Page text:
Rate based pacing requires the following changes to TCP:
Idle time detection is done by some TCP implementations (4.4 BSD, Linux 2.x). Instead of forcing slow start upon detection of idle time, we modify the behavior to RBP. TCP Vegas gives us a method for bandwidth estimation . We borrowed the Vegas port of USC for our implementation . The RBP window and the timing between segments in that window are based on functions of the estimated bandwidth and the RTT. The segments are clocked by a custom RBP timer which is operational only for the time that RBP is in effect.
The implementation does not change the default behavior of the kernel. RBP mode is available on a connection only via the setsockopt interface. We modified the interface to be able to select RBP and slow-start restart. Using the setsockopt interface avoids the need to recompile the kernel to test each case.
The goal of the experiments we conducted was to verify that RBP mode works. An easy method to do this is to send a bunch of data from a RBP enabled machine, pause for some time (greater than the retransmission time-out interval) and send another bunch of data again. RBP behavior should be observable at the beginning of the second data transfer phase.
A program capable of doing such data transfer is Stevens' sock program . To compare RBP behavior with the other two extremes (slow-start restart and no slow-start restart), we modified Stevens' sock program to understand setsockopt options for all three cases. This included adding a command line switch capable of taking the following values:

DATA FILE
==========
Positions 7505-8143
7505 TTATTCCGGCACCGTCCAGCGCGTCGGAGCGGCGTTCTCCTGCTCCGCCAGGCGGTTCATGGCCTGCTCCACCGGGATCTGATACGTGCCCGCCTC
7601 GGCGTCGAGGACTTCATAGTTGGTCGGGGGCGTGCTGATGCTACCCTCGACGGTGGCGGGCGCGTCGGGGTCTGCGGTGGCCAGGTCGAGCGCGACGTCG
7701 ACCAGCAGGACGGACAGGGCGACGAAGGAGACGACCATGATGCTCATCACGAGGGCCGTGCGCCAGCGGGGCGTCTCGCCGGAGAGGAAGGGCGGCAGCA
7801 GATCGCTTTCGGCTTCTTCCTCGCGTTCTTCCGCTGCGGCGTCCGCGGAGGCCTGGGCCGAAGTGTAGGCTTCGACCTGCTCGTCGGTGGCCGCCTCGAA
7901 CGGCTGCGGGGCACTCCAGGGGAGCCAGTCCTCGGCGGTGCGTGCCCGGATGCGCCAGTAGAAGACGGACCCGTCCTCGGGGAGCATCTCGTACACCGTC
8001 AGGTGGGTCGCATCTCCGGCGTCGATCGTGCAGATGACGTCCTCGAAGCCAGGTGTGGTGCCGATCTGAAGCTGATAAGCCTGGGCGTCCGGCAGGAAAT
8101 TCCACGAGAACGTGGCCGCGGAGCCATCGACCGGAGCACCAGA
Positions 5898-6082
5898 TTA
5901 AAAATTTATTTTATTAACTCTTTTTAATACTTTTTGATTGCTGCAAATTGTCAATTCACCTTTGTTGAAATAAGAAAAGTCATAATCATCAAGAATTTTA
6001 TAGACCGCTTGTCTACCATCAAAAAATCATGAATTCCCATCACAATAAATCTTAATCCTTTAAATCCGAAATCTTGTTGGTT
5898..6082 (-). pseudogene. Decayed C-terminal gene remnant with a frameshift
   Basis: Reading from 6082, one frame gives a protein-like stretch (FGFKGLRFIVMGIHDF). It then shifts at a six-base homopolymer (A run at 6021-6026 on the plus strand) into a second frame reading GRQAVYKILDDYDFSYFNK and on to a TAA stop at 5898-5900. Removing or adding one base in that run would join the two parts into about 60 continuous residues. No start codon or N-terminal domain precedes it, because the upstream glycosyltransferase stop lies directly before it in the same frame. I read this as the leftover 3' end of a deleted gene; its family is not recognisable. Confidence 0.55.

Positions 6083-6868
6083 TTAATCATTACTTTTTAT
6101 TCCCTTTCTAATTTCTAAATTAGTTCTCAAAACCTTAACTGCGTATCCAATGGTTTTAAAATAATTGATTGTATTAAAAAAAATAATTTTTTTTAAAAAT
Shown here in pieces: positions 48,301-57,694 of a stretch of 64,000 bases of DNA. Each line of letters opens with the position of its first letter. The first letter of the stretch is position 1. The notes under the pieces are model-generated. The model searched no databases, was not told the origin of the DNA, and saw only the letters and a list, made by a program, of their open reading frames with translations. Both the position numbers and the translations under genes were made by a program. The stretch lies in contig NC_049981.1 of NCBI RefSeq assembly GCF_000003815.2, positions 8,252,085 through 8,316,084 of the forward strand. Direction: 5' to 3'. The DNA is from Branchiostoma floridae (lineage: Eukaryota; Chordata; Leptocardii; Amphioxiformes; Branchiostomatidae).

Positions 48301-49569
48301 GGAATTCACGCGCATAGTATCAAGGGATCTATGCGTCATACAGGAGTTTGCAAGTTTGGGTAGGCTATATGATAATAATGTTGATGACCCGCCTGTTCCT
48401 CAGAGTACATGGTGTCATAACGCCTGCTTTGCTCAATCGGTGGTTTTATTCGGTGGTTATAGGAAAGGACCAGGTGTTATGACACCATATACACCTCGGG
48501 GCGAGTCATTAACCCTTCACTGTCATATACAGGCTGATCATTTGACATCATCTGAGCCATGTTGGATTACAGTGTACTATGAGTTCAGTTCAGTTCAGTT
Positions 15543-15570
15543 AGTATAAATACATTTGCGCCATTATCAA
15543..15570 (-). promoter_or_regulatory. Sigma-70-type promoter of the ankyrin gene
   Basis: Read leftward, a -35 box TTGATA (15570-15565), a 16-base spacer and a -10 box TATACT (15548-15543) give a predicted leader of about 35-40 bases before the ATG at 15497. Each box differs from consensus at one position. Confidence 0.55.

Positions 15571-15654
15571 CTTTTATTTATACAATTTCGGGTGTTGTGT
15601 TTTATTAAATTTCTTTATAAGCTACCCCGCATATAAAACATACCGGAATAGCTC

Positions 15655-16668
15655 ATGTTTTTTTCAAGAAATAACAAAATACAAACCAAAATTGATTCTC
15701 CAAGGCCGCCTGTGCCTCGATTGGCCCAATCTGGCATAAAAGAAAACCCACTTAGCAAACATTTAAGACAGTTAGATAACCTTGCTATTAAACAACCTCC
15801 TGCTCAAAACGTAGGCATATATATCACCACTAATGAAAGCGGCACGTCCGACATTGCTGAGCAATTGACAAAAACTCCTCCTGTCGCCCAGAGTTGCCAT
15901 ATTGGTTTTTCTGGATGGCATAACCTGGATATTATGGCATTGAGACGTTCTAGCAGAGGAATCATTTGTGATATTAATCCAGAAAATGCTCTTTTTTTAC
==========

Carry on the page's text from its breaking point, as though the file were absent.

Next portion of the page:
With an unspecified switch, the behavior is that of SunOS 4.1.3, which is no slow-start restart.
Now using sock we ran tests from a Sun SPARC 20/71 at ISI West, running the modified SunOS 4.1.3 kernel to a machine on the east coast (metro). Typical network conditions were 12 hops, 200ms avg RTT and approximately 32KB/s bandwidth.
The tests send 2 chunks of 512KB to metro with a pause of 20 seconds in between. metro had sock running as a sink. This test gives the conditions we need for the idle time to occur, enabling us to observe what each flavor of TCP does when a midstream data transfer begins.
Using tcpdump on the sending side and programs to graph tcpdump output, we were able to get sequence number vs time plots for each case.
Figure 1: Default SunOS 4.1.3 behaviour when data transfer occurs after idle time
Figure 2: Slow start restart behaviour when data transfer occurs after idle time
Figure 3: TCP RBP's behaviour when data transfer occurs after idle time
Restarting with slow-start in the middle of a connection can lead to poor performance. At the same time, dumping segments all at once can mean overrunning intermediate router queues, leading to a drop in throughput. Rate based pacing gives a good compromise between the two extremes and solves the slow-start restart problem.
We are currently conducting experiments to examine the impact of RBP on HTTP throughput.
Source code for rate based pacing is currently available only for SunOS4.1.3. Follow this link for further instructions on downloading.
Rate Based Pacing for TCP
This document was generated using the LaTeX2HTML translator Version 96.1 (Feb 5, 1996) Copyright © 1993, 1994, 1995, 1996, Nikos Drakos, Computer Based Learning Unit, University of Leeds.
The command line arguments were:
latex2html -split 0 -dir /nfs/yelo/visweswa/public_html/RBP/UNSPLIT/ rbp-web.
The translation was initiated by Vikram Visweswaraiah on Tue Jun 17 17:59:05 PDT 1997